By On Sep 19, 2019 Template Free
For Loretta Danielson, we have used a three-line headline. The first line, Human Resources Director, positions her for the level of job she is targeting: the second line communicates the breadth of her experience, from startups to high-growth organizations: and the third line, Positioning HR as a Business Partner for Excellence, is what we refer to as a branding statement, her unique value proposition. One word of caution about headlines—and, in fact, about everything that you include in your resume. Be certain that what you are highlighting matches not only what you have done in the past but also what you want to do in the future. This is extremely important because you want readers to perceive you as a qualified and experienced candidate for the positions you are currently targeting. If you have extensive experience managing compensation and benefits, for example, but you do not want that to be a major part of your next job, do not highlight it with a headline. You can mention it as appropriate in the experience section, but do not make the mistake of drawing attention to something you do not want readers to focus on. Be selective and be strategic.
CV Saviour is an Australian-based career marketing service. While the majority of our clients are in Australia, we work with clients all over the world, in particular, those in the UK, the USA, Asia and the Gulf States, as well as job seekers looking to relocate to Australia. While we work across the full range of job types and sectors, I love a challenge and specialise in established careers, career changers, career returners and newcomers to the Australian job market. I work with a cracking team of brilliant writers who have various areas of specialisation that range from Science, Technology, Engineering, Mathematics (STEM), to Education, Banking and Finance, Teaching, Human Resources (yes, even recruiters need resumes!), Administration, Law, Medical and Allied Health Care, Professional Services, Academia, the list goes on. I have got a raft of qualifications (Marketing, Business, Nursing, and Resume Writing to name a few) to back up my 21 years resume writing experience and with years of experience marketing professional services in Australia, the US and the UK, today, I market people for their next career moves.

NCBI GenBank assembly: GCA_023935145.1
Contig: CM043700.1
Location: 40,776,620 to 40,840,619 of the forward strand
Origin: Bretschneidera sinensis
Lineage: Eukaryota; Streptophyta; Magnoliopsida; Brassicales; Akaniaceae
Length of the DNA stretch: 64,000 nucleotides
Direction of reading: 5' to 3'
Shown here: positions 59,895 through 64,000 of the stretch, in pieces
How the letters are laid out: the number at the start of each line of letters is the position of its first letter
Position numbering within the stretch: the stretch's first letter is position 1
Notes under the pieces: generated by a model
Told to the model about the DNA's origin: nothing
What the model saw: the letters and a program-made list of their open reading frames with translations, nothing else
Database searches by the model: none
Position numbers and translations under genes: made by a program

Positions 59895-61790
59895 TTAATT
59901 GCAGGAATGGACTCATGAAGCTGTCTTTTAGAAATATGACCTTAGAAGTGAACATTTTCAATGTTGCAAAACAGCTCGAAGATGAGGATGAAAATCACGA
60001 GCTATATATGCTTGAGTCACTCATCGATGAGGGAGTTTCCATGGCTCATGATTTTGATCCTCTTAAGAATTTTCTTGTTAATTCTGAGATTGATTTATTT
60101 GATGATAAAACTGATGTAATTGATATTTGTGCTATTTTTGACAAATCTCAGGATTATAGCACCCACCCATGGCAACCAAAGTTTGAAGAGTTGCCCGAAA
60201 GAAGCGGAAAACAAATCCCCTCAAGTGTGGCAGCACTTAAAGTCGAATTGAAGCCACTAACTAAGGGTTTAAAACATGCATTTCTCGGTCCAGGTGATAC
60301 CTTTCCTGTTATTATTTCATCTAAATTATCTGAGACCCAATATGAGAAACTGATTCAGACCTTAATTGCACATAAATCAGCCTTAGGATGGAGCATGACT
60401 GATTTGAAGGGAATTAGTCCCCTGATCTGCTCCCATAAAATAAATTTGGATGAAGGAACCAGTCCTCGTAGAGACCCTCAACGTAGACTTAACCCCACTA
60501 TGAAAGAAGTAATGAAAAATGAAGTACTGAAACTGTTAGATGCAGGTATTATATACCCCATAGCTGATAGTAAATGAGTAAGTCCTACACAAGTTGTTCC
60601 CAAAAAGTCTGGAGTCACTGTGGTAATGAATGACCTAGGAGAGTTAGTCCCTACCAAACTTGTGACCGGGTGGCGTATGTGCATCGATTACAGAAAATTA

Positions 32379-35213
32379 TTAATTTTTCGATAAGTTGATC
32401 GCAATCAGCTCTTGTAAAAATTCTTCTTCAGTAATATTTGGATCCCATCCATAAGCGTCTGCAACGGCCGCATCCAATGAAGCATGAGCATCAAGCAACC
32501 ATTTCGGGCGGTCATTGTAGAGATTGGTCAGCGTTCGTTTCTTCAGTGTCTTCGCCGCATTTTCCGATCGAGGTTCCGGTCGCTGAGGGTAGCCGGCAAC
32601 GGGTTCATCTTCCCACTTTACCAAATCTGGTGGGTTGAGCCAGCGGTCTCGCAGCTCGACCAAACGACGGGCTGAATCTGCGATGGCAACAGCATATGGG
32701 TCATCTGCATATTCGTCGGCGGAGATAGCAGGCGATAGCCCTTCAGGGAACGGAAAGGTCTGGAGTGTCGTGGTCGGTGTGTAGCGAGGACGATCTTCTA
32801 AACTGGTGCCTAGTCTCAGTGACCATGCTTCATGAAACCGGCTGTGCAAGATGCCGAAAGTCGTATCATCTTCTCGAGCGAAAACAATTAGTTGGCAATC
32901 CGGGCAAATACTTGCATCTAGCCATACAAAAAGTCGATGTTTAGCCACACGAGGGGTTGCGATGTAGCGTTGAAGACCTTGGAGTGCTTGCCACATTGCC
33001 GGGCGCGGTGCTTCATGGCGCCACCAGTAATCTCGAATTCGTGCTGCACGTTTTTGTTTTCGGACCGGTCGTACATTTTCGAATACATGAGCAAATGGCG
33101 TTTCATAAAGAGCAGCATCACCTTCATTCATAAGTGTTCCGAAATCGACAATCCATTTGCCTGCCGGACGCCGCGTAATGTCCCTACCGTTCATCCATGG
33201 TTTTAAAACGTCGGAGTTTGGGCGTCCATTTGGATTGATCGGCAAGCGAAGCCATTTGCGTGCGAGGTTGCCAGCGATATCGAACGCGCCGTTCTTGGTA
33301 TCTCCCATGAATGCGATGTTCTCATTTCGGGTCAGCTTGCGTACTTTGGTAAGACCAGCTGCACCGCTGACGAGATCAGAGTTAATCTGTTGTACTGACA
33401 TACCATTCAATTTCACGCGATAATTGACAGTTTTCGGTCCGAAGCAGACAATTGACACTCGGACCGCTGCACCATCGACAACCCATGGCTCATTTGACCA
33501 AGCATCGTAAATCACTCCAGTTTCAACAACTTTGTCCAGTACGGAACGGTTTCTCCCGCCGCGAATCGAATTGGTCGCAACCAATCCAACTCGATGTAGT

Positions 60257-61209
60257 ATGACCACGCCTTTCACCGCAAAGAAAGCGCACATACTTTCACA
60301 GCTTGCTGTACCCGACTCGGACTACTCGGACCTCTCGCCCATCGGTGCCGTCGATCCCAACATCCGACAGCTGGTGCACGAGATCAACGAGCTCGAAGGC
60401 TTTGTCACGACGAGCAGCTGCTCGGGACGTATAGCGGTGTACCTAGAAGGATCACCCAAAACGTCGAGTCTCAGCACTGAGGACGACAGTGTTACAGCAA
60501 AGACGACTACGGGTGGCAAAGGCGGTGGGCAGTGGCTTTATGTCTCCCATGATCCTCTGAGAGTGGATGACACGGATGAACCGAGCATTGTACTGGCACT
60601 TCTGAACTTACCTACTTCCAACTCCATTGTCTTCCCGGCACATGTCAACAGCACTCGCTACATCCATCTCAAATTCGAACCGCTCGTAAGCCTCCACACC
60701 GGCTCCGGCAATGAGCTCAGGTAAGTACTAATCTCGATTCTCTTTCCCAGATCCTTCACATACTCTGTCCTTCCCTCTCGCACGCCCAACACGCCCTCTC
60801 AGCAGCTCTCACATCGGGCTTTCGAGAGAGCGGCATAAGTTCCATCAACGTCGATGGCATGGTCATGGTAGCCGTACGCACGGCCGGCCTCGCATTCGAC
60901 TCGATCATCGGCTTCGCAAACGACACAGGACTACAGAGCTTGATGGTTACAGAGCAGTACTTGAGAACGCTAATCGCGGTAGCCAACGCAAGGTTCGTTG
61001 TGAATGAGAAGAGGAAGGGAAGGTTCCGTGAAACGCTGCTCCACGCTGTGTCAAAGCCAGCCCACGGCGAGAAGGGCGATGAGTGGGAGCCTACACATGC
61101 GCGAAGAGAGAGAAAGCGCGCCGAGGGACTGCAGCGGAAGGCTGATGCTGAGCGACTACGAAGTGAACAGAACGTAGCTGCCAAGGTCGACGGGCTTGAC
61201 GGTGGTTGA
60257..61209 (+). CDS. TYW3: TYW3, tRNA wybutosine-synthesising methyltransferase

You know how important keywords are for both human readers and electronic eyes scanning your resume. If you don not include those all-important terms, you may be perceived as unqualified and your resume may be passed over. Do not let that happen to you!. Look for opportunities to introduce keywords throughout your resume. You can create a Core Competencies or Professional Skills Summary at the top, but that is not enough. You want keywords to be prevalent throughout every section of your resume. Look at Leslies resume. When you read her Professional Experience section, you find a wealth of HR keywords in every sentence. What is more, her resume is not loaded with lengthy responsible for statements. Rather, the keywords are seamlessly integrated into all of her achievement bullets so that readers gain clear and compelling evidence of her HR activities, expertise and value. Next, look at Lorettas resume. One of the first things you notice in the Professional Experience section are the bold keywords at the start of each bullet point. This is a very effective strategy both for increasing the keyword density of your resume and for making your resume highly skimmable. Readers immediately gain a sense of your expertise from a quick keyword scan, setting you apart from the competition.
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